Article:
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with Stefan Nestler

Big rush on Manaslu

Manaslu

Once again, Manaslu turns to become the “Everest of the fall season”. The base camp at the foot of the eighth-highest mountain on earth (8,163 meters) will soon be reminiscent of the tented village at the highest of all mountains in spring. According to the newspaper “The Himalayan Times”, the Nepali Ministry of Tourism has issued at least 135 permits to foreign mountaineers o climb Manaslu. Assuming that there will be on average one local Climbing Sherpa per one climber from abroad and some latecomers, probably between 300 and 400 people – including kitchen staff – will be arguing for the best pitches in the base camp. And the normal route via the north-east flank of the mountain might become crowded.

One reason for the big rush on Manaslu is the decision of the Chinese authorities from the beginning of June to cancel the fall season 2017 in order to “adjust and improve” the rules for mountaineers. That was the official reason. Unofficially, it is speculated that the leadership in Beijing considers unrest in Tibet possible during the Chinese Communist Party Congress, which takes place only every five years, in mid-October.

Next attempt of von Melle and Stitzinger

Alix von Melle (l.) and Luis Stitzinger

Manaslu is a popular alternative destination when China closes its borders to Tibet for foreign mountaineers. Already in fall 2012 and 2015, , many operators had offered expeditions to Manaslu instead of the cancelled ones to the Tibetan eight-thousanders. The “Mountain of the Spirit” has meanwhile been summited almost 1000 times. Alix von Melle and Luis Stitzinger are among the summit aspirants this fall. Manaslu is still missing in the eight-thousander collection of the German couple. The 46-year-old Alix and the 48-year-old Luis have climbed six eight-thousanders so far, five of them together. In fall 2012, both had reached an altitude of just below 8000 meters on Manaslu. In the current season, Luis leads an expedition of the German operator Amical alpin.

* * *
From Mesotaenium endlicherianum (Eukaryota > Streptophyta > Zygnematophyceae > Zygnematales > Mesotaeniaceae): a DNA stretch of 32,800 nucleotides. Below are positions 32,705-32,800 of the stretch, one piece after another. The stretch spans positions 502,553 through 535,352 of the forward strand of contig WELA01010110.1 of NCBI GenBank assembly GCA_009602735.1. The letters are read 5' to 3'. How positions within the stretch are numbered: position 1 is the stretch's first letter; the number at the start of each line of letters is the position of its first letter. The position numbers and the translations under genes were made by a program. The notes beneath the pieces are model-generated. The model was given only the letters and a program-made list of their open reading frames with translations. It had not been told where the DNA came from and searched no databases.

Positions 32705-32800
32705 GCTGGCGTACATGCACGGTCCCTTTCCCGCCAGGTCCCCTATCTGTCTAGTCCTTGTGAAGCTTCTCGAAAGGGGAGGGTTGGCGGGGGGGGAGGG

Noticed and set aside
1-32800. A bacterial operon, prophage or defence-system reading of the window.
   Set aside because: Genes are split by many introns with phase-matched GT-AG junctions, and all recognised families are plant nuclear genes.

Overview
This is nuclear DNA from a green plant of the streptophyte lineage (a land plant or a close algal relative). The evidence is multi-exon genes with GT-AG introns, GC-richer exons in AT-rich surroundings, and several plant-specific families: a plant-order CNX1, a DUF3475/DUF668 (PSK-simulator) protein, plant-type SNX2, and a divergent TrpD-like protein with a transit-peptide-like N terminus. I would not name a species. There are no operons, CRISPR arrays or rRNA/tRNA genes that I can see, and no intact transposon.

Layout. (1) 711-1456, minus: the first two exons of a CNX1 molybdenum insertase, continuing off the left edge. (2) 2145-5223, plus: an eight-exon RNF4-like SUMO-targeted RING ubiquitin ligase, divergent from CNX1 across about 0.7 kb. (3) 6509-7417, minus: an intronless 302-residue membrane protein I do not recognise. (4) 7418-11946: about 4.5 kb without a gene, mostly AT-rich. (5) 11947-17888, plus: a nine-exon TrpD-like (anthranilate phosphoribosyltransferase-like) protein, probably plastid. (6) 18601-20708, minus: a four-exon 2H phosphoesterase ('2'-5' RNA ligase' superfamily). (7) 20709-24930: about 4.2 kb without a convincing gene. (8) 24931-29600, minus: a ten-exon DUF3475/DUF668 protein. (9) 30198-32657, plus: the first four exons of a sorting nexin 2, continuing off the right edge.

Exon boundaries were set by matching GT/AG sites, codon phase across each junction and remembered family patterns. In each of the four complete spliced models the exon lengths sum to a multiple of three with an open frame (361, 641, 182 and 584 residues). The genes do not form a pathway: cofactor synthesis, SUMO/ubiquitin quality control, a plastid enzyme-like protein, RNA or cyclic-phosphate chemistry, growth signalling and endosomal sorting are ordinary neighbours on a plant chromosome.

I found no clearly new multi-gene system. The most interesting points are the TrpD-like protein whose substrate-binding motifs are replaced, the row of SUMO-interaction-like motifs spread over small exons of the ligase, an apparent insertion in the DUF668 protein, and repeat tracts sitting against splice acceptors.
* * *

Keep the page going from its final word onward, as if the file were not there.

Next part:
Soria again on Dhaulagiri

Compared to Manaslu, the eight-thousanders Dhaulagiri (8,167 meters) and Lhotse (8,516 meters) might be much more lonely this fall. After his unsuccessful attempt last spring, the Spaniard Carlos Soria, aged 78, tackles Dhaulagiri again. In case of success, it would be his 13th eight-thousander. Then only Shishapangma would be missing. Carlos scaled his first eight-thousander, Nanga Parbat, at the age of 51. The high-performance senior already holds the age records on K 2 (aged 65), Broad Peak (68), Makalu (69), Gasherbrum I (70), Manaslu (71), Lhotse (72), Kangchendzönga (75) and Annapurna (77).

Korean-Spanish attempt on Lhotse South Face

Lhotse South Face

Like Soria on Dhaulagiri, the South Korean Sung Taek Hong launches another attempt on Lhotse South Face. In fall 2014 and 2015, Sung’s attempts to climb through the more than 3000-meter-high, extremely difficult wall on a partly new route had failed. This time, the 51-year-old is joined by the 49-year-old Spaniard Jorge Egocheaga. Jorge is a very experienced high altitude climber who has summited all 14 eight-thousanders. Only on Everest he used bottled oxygen.

Date

7. September 2017 | 9:35

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